Monday, September 7, 2009

Tate Galleries Create Digital Archive

Hasselblad Repro Mode, Multi-Shot & HTS provide unique solutions

The recent conversion of the Tate Galleries from film-based to digital archives has been highly successful, due, in large part, to the exceptional solutions provided by Hasselblad.

Great Britain’s four Tate Galleries - Tate Britain, Tate Modern, Tate Liverpool, and Tate St. Ives - attract 8 million visitors a year and 20 million more to the website,, to enjoy some 90,000 paintings, sculpture, photography, prints, watercolors, and multimedia installations from the Tate Collection. The Photography Department’s Head of Photography David Clarke, Deputy Head Marcus Leith, and Photographer and Acquisition Manager Marcella Leith oversee more than 15,000 new captures.

In 2007, they decided to convert their remaining analog capture to digital. They realized the project would demand a versatile, powerful, high-quality camera system - one that would be as capable on location as in the studio, able to replace medium-format and 4x5 film solutions, and capable of producing consistent, reliable results.

They purchased three 39-megapixel Hasselblad systems for the task: one with multi-shot capabilities, for superior fine art reproduction, and the new HTS Tilt-and-Shift adapter. The photographers used a tool in Phocus called Reproduction Mode, which increases the level of accuracy, reducing the amount of time needed in post-production - a vital consideration with such a large catalog of work to document.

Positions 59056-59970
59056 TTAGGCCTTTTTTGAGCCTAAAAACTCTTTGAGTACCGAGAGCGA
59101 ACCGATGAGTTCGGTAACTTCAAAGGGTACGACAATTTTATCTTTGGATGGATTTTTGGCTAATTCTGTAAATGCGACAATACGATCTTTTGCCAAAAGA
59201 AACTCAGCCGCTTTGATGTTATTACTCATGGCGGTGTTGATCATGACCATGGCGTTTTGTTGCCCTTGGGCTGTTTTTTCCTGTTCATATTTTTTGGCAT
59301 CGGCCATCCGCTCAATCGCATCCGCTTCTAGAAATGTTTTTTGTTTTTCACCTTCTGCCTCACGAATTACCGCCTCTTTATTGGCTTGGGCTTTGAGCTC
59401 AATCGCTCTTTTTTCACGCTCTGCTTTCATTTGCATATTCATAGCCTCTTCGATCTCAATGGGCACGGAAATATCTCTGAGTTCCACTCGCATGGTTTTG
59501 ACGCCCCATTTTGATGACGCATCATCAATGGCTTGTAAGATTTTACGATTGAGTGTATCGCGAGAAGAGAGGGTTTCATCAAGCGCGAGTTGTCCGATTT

An unusual application of the camera was creating 3D models of extremely delicate, rare plastic sculptures in need of restoration. With the help of the University College London, a system was developed to use single shots from a Hasselblad from different angles to create a perfect, highly detailed 3D model.

The Tate has used the HTS tilt-and-shift adapter to make images that would have been extremely difficult otherwise, including large works with reflective surfaces. When the camera was centered, it was reflected back in the final capture. With the HTS, the camera could be slightly off center, capturing an image of the artwork without reflections. They also used the HTS in gallery installations to achieve perfect perspective or maximum depth of field.

While the Tate Galleries have invested heavily in Hasselblad systems, the artistic and business results are clear.

For more information, see “The Tate, London” in the Hasselblad User Showcase.

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